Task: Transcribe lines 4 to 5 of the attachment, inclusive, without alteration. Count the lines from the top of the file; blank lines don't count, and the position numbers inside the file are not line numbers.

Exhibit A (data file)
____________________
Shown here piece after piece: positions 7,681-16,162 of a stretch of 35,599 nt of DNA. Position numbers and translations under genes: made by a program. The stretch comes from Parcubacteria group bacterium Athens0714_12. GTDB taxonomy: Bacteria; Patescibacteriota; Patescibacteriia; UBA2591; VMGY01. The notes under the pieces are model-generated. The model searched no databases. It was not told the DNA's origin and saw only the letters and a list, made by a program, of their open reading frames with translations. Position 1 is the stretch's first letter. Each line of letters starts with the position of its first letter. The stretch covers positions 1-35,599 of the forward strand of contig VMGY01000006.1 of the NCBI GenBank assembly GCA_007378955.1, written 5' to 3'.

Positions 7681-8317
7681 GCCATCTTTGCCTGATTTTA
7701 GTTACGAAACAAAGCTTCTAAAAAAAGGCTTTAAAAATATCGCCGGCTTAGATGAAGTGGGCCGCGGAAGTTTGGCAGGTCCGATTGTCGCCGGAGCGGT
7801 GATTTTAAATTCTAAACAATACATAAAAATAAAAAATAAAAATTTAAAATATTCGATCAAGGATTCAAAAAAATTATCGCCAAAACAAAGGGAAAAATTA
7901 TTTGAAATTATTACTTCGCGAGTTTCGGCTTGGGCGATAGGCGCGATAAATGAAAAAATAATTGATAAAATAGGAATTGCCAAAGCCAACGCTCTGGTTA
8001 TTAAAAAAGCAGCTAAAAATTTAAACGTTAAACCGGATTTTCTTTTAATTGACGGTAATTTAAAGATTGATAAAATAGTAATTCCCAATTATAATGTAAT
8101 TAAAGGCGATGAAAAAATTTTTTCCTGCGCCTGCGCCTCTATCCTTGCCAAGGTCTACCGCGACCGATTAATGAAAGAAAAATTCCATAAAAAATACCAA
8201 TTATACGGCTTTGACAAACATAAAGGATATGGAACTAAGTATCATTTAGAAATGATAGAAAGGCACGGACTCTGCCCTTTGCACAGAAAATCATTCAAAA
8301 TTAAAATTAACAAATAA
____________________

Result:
7701 GTTACGAAACAAAGCTTCTAAAAAAAGGCTTTAAAAATATCGCCGGCTTAGATGAAGTGGGCCGCGGAAGTTTGGCAGGTCCGATTGTCGCCGGAGCGGT
7801 GATTTTAAATTCTAAACAATACATAAAAATAAAAAATAAAAATTTAAAATATTCGATCAAGGATTCAAAAAAATTATCGCCAAAACAAAGGGAAAAATTA